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Juneteenth now a federal holiday as Chicago area to end the week with countless celebratory events

In Englewood, the Inner-City Muslim Action Network is holding an event on Friday from 3 to 5 p.m. where community leaders will talk about their vision for the corner on 63rd Street and Racine Avenue.

A Juneteenth flag was raised at Daley Center Plaza Monday, June 14, 2021.
A Juneteenth flag was raised at Daley Center Plaza Monday, June 14, 2021.
Ashlee Rezin Garcia/Sun-Times file photo

President Joe Biden signed legislation Thursday afternoon that makes Juneteenth a federal holiday that commemorates the end of slavery in the United States.

The move comes a day after Gov. J.B. Pritzker signed a bill that officially made Juneteenth a state holiday.

“I’m pleased to see the federal government join Illinois in recognizing Juneteenth as an official holiday, offering all Americans a day to reflect on the national shame of slavery and the work we must do to dismantle systemic racism,” said Pritzker. “Most importantly, let us stand shoulder-to-shoulder with Black Americans who will celebrate Juneteenth as a milestone in their fight for every ounce of the freedom that is their God-given right — and continue with them in that fight.”

In observation of the federal holiday, all state government offices will be closed Friday, Pritzker said.

But it’s unclear how most businesses and city government will observe the holiday this year since most of the ordinance passed early this week.

Earlier this week, Mayor Lori Lightfoot declared Chicago would recognize June 19 as an official city holiday starting next year. The city has several events planned as well, but since the city won’t recognize the holiday until next year, many city buildings will remain open Friday.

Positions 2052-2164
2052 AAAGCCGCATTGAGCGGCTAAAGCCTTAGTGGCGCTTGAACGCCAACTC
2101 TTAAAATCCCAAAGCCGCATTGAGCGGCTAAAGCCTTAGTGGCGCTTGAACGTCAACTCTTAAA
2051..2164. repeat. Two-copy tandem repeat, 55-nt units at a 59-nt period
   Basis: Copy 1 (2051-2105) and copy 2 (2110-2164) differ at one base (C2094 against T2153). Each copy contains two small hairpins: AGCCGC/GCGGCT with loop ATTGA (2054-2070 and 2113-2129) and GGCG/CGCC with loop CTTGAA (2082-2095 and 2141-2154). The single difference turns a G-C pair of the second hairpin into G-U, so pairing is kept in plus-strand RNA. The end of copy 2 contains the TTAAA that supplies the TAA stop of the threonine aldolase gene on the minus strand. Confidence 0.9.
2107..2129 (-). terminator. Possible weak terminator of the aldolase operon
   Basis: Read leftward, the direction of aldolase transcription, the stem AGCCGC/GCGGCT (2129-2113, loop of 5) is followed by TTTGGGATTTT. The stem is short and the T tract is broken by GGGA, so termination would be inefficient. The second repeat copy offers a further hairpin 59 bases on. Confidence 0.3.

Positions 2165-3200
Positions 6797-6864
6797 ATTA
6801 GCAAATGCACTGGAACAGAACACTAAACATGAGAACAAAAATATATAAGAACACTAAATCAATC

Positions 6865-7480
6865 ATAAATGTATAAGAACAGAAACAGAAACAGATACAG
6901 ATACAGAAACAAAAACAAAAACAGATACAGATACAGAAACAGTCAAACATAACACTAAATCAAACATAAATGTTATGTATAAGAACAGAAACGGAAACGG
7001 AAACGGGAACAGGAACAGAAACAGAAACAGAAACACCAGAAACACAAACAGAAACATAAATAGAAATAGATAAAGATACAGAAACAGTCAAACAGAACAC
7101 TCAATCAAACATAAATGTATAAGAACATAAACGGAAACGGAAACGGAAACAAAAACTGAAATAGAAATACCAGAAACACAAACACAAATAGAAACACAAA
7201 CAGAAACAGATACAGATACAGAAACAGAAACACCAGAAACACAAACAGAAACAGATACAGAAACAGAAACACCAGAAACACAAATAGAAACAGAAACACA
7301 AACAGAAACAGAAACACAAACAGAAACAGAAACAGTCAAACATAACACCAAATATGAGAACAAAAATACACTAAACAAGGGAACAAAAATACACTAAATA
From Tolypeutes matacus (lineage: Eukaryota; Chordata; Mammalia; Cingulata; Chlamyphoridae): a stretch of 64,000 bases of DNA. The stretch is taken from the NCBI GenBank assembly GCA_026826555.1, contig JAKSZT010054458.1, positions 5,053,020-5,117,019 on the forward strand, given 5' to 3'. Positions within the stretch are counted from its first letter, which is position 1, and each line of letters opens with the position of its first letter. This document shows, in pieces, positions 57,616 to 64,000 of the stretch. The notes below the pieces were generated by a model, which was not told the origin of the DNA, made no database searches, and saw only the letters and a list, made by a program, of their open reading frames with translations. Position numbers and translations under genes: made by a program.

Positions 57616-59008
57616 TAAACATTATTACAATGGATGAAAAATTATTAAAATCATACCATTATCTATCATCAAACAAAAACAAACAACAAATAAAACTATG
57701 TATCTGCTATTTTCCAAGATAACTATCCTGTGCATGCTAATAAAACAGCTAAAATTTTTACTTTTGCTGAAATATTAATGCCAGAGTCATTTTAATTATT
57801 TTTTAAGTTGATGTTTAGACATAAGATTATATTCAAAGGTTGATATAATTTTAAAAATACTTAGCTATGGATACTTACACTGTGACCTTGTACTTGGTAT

Last year, Fifth Third Bank shortened its hours in honor of Juneteenth for the first time, but since June 19 lands on a Saturday this year, hours are already shortened. Mark Hoppe, the bank’s president, will join a panel with Chicago’s and the state’s treasurers offices and other bank leaders to discuss advancing equity in the banking industries hiring practices.

Target will be observe the holiday nationwide, and while all stores and distribution centers will remain open, hourly employees who work June 19 will be paid time and a half. Team members will have the option to take the day off with full pay. Juneteenth will remain an annual company holiday.

A spokeswoman with the Chicago Public Library said because the holiday doesn’t go into effect until next year, they won’t be closing. On Thursday, CPL was hosting the first city-wide virtual Juneteenth Reading Circle.

In Englewood, the Inner-City Muslim Action Network is holding an event Friday from 3 to 5 p.m. where community leaders will talk about their vision for the corner on 63rd Street and Racine Avenue.

The Bronzeville Abundance Campaign and Northwestern Medicine will also celebrate Juneteenth with a day of service in the South Side neighborhood. The “Day of Service – A Celebration of Life!” will have volunteers with Northwestern Medicine join community residents for a day of cleaning, painting and updating gardens along the Calumet Avenue corridor.

That day of service will begin Saturday at 11 a.m. in the Piece of Peace Garden at 5135 S. Calumet Ave.

Other events are planned Saturday throughout the Chicago area that include live music, parades, marches, block parties, specialized yoga classes and tours.

Cook County is also at the end of its weeklong celebration of Juneteenth — marking its first year as a paid county holiday.

The county was ahead of the curve when it passed its holiday ordinance in December. On Friday, the county will kick off its Black Culture Week Citywide Caravan March at Malcom X College at 1:45 p.m.

Cook County courts will be closed Friday.

Federal employees and buildings will observe Juneteenth as a holiday Friday since the newly declared Juneteenth National Independence Day falls on a Saturday this year, according to a tweet Thursday from the U.S. Office of Personnel Management, the human resources office for the federal government.

A portmanteau of June and 19, the holiday celebrates the day when the last enslaved African Americans learned they had been freed.

While the Emancipation Proclamation freed slaves in the South in 1863, it wasn’t enforced in many places until the Civil War ended, two years later. Confederate soldiers surrendered in April 1865, but word didn’t reach the last enslaved Black people until June 19, when Union soldiers brought the news to Galveston, Texas.

Contributing: Associated Press